I am, very respectfully, your obedient servant,

J. W. Phelps,

Colonel, Commanding.

Lieut. Charles C. Churchill,

Acting Assistant Adjutant-General, Fort Monroe, Va.


The Fogs Of The Connecticut River.

Fog is a cloud which forms near the surface of the earth. The reason of its formation at various times and localities is not fully understood, yet enough is known to lead one to infer that the electrical condition of the air has more or less to do with it. Indeed, very large sparks of electricity have been drawn from fog through the means of insulated wire.

But we propose, in the present paper, to limit our remarks to the fogs which at certain seasons of the year occur along the Connecticut River, and we shall confine our observations to such traits of their character as may be ascertained by the eye aided only by the thermometer. For this purpose, we give the following table of some of the fogs that were noticed in the fall of the year 1864.


On the 21st of September the thermometer in the air stood at 49 degrees, and in the river at 63 degrees. The apparent condition of the atmosphere and the aspect of the sky were the same as the day preceding, with this difference, that on the 20th there was a gentle flow of the air from down the river, while on the 21st the flow of the air was from the westward and yet there was no fog. But on the night intervening between the two days however, there was a display of the Northern Lights.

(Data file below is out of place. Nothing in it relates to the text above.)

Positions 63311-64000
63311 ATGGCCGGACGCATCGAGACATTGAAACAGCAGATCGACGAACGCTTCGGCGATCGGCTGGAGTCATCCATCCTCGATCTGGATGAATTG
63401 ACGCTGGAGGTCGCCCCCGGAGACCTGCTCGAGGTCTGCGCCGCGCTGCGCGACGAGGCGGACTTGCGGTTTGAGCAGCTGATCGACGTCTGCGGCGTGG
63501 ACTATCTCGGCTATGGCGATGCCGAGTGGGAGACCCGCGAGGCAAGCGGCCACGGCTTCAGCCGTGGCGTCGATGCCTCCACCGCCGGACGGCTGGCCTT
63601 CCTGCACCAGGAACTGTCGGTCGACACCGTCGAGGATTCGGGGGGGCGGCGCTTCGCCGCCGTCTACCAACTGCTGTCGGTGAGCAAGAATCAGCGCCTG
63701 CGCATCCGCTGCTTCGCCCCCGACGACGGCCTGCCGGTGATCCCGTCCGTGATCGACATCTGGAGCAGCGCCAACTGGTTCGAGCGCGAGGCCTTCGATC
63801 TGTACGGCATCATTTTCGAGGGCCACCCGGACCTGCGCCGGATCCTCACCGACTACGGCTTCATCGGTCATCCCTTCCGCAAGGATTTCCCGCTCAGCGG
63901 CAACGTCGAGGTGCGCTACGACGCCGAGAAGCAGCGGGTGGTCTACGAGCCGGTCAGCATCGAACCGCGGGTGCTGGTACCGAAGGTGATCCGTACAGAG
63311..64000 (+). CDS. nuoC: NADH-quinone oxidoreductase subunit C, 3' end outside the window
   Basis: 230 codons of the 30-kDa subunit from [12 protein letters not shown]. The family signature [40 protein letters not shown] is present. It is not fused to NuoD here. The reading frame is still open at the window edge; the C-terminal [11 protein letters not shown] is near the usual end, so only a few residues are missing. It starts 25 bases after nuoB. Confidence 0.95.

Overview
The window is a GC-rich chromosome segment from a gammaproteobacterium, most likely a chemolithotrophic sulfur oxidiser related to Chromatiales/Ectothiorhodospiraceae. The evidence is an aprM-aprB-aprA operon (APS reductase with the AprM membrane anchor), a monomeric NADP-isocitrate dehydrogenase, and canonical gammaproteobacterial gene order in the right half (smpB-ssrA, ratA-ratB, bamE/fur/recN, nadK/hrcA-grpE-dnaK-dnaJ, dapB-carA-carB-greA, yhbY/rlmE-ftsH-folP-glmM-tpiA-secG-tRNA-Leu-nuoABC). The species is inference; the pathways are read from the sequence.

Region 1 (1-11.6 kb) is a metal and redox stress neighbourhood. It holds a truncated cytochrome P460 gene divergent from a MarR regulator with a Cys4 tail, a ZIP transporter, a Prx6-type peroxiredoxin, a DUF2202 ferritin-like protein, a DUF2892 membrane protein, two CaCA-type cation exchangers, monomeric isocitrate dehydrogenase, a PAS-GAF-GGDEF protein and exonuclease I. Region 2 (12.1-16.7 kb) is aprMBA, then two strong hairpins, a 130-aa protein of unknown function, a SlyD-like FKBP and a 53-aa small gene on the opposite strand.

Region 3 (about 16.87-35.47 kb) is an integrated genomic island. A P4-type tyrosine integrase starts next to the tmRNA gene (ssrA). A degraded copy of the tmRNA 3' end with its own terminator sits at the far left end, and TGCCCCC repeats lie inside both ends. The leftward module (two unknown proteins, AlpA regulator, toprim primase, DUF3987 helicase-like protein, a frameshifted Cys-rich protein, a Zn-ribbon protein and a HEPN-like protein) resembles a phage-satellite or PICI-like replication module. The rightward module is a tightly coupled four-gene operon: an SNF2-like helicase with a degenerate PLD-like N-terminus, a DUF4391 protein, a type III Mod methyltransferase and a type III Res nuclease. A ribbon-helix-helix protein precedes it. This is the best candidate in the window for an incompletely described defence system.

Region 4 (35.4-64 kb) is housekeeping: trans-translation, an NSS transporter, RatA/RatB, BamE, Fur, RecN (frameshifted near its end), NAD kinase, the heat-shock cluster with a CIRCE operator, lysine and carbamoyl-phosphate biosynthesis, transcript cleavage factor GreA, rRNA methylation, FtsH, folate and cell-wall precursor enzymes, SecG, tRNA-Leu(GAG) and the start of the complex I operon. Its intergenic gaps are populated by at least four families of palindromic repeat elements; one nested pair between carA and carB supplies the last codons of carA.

On the 17th of September, the fog was very heavy. It extended back some distance from the river, and was so dense that the roads were moistened with it, and the roofs of houses became dripping wet. And so on the following day, the 18th of September, a dense fog extended back a mile and a half from the river. The inside of the window panes, on the mornings of both of these days, was thickly covered with beads of moisture, the warm vapors of the room becoming condensed upon the cold glass in the same manner that the vapors of the outside air became condensed by a considerable fall of temperature. On the night of the 16th, there seemed to be every sign of a frost; and in fact garden plants and the tobacco crop would probably have been nipped, if it had not been for the intervention of the fog: for by the condensation of the moisture into fog, latent caloric is given out, which warms up the air and prevents a frost. And this is a beautiful provision of nature by which a source of danger is converted into one of safety. In the vallies and low lands, where the night air is still and hence favorable to the congelation of water, the condition of the air is less favorable to the formation of fogs, while on the hill sides, where the breezes freely play, frost cannot take so readily, and vapors are diffused instead of being condensed, so that fogs are not readily formed.